5:15 PM - 5:30 PM
[HSC05-08] Disaster Information and Awareness: A Study on Typhoon and Storm Surge in The Philippines
Keywords:awareness, education, information, storm surge, typhoon
“Use knowledge, innovation and education to build a culture of safety and resilience at all levels” is one of the priority actions addressed by Hyogo Framework for action 2005-2015. In many developing countries, there are a large number of young age who have less experience in natural hazards. Philippines is located in the typhoon belt of the Pacific, which frequently encounters strong precipitation (Mateo & Oki, 2011). During Nov. 6-8, 2013, the central region (Visayas) was attacked by a heavy storm and storm surges caused by Super Typhoon Haiyan. The typhoon primarily impacted Leyte and Samar (Daniell et al., 2013).
In Dec. 2013 (less than 2 months after the impact), we did surveys in some Barangays of Tacloban City in Leyte to observe the perspective of people in terms of disaster information and awareness (Leelawat et al., 2014). Also, in Aug. 2014, we conducted surveys via the IRIDeS disaster education program (similar to Yasuda et al., 2014) with 218 elementary school students (9-15 years old) at 4 schools located in Palo, Tacloban, and Tanauan. These schools were in Leyte, an island in the Visayas group. Leyte is more than 616 km far from Manila.
Disaster Information & Warning
Based on Leelawat et al. (2014), we found that the most preferred method for officials to announce disaster warning was TV for any period of time (i.e., 1 week before, a few days before, and just before impact). Nevertheless, the score of TV decreased as the typhoon approached while the preference of radio increased as its impact approached. While most samples received warning message, 47% did not evacuate to shelters. The reasons for not evacuating were Safety of all family members must be ensured first, [Believing that it was] More dangerous to go outside, Uncertainty of expected typhoon level - might subside, etc., respectively.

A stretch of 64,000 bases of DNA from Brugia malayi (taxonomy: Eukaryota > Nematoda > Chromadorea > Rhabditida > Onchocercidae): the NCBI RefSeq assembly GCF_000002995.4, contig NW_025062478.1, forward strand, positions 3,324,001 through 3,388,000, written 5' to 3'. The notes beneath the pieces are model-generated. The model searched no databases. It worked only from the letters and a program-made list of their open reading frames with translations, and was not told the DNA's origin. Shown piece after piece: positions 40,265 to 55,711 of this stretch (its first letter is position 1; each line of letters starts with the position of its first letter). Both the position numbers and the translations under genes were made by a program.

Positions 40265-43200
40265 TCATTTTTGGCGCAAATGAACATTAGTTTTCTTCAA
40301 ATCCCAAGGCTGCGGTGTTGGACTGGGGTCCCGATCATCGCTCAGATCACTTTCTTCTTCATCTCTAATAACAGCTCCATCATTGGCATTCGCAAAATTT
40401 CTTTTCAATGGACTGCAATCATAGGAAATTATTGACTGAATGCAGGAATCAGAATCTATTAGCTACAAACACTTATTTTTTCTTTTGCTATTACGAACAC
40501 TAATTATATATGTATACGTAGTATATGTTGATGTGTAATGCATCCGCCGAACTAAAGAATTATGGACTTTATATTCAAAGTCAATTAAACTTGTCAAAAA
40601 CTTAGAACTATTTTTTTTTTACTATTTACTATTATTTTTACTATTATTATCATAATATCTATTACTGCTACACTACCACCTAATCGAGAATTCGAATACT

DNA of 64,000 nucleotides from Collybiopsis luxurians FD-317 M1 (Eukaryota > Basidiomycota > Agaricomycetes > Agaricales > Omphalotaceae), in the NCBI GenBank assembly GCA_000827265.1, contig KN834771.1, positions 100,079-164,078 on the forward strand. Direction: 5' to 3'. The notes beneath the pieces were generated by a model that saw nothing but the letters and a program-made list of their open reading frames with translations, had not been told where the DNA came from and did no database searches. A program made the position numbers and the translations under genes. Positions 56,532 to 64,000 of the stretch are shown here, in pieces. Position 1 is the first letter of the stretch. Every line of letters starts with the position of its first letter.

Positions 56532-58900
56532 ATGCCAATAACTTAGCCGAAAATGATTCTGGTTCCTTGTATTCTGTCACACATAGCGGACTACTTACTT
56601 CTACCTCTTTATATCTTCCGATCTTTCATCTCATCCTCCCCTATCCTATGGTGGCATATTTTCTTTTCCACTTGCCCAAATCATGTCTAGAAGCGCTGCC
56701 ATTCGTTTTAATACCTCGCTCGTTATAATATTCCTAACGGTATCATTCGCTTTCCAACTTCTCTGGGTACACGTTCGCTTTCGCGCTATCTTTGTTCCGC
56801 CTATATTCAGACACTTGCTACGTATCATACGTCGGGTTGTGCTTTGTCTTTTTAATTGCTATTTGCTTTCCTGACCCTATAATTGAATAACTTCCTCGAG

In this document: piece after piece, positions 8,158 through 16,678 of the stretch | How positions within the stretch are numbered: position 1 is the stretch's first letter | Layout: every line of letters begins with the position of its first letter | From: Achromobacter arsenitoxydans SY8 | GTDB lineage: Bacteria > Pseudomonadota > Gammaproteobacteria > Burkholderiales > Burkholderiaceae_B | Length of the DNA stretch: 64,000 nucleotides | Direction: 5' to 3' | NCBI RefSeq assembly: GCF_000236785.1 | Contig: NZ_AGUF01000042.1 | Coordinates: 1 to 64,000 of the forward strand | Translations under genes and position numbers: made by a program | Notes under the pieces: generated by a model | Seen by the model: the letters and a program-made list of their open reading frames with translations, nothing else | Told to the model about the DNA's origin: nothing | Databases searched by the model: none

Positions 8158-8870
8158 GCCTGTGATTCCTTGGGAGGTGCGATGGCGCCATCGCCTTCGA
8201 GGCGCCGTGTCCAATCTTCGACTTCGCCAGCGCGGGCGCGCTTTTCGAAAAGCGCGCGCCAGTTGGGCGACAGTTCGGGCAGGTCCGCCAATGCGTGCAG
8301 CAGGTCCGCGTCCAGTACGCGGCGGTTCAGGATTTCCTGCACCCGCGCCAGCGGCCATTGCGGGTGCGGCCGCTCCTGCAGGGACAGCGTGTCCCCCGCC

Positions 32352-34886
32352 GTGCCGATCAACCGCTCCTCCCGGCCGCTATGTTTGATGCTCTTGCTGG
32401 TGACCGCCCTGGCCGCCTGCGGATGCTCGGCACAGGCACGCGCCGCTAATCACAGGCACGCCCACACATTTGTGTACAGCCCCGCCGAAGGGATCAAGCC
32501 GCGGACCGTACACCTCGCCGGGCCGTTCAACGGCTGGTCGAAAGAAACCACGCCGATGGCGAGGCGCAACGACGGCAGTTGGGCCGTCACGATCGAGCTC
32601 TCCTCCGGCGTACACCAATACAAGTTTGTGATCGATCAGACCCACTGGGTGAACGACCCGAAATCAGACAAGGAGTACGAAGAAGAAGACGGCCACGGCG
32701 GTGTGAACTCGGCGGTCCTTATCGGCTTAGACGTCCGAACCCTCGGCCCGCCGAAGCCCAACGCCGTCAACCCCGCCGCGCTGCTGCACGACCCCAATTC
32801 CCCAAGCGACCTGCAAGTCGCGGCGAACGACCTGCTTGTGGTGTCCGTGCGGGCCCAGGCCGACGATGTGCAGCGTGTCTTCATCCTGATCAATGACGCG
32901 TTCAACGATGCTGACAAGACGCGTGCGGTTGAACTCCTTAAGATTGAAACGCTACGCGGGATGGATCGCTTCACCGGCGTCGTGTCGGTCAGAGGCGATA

Disaster Understanding & Awareness
First, we found that students in different locations have different level of awareness. The students in a school near the sea considered natural disasters are dreadful higher than the schools far from the sea, probably because their location is along the coastal area. Second, students whose school is on the mountain where the landslide occurred at that time have higher awareness of the immediate future disasters than students whose school is on the plain area. Third, students whose school is on the mountain considered the natural disasters are dreadful higher than students of plain-area school. Better understanding of disaster information and awareness would be helpful for supporting improvement of disaster management preparation.
The study was supported by Tokyo Tech ACEEES LPER Funds 2014; and the Tokio Marine & Nichido Fire Insurance Co., Ltd. through the IRIDeS at Tohoku Univ. The authors also would like to acknowledge Prof. Junichi Iijima, Prof. Taikan Oki, as well as kind collaboration from schools in the Philippines.
Damiell, J., Muhr, B., Girard, T., Dittrich, A., Fohringer, J., Lucas, C., et al. (2013). CEDIM FDA Report No. 2 on Typhoon Haiyan / Yolanda. Postdam: CEDIM.
Leelawat, N., Mateo, C. M. R., Gaspay, S. M., Suppasri, A., & Imamura, F. (2014). Filipinos’ views on the disaster information for the 2013 Super Typhoon Haiyan in the Philippines. International Journal of Sustainable Future for Human Security, 2 (2), 16-28.
Mateo, C. M. R., & Oki, T. (2011). Filipinos’ perception about flood warning systems and their behavior. In Proceedings of the 9th International Symposium on Southeast Asian Water Environment.
Yasuda, M., Imamura, F., Suppasri, A., Nouchi, R., Yi, C. J. (2014). A report of disaster reduction class in the 2004 Indian Ocean Tsunami and the 2013 Super Typhoon Haiyan affected areas (in Japanese). In Proceedings of the Tohoku Regional Research Seminar on Disaster Science.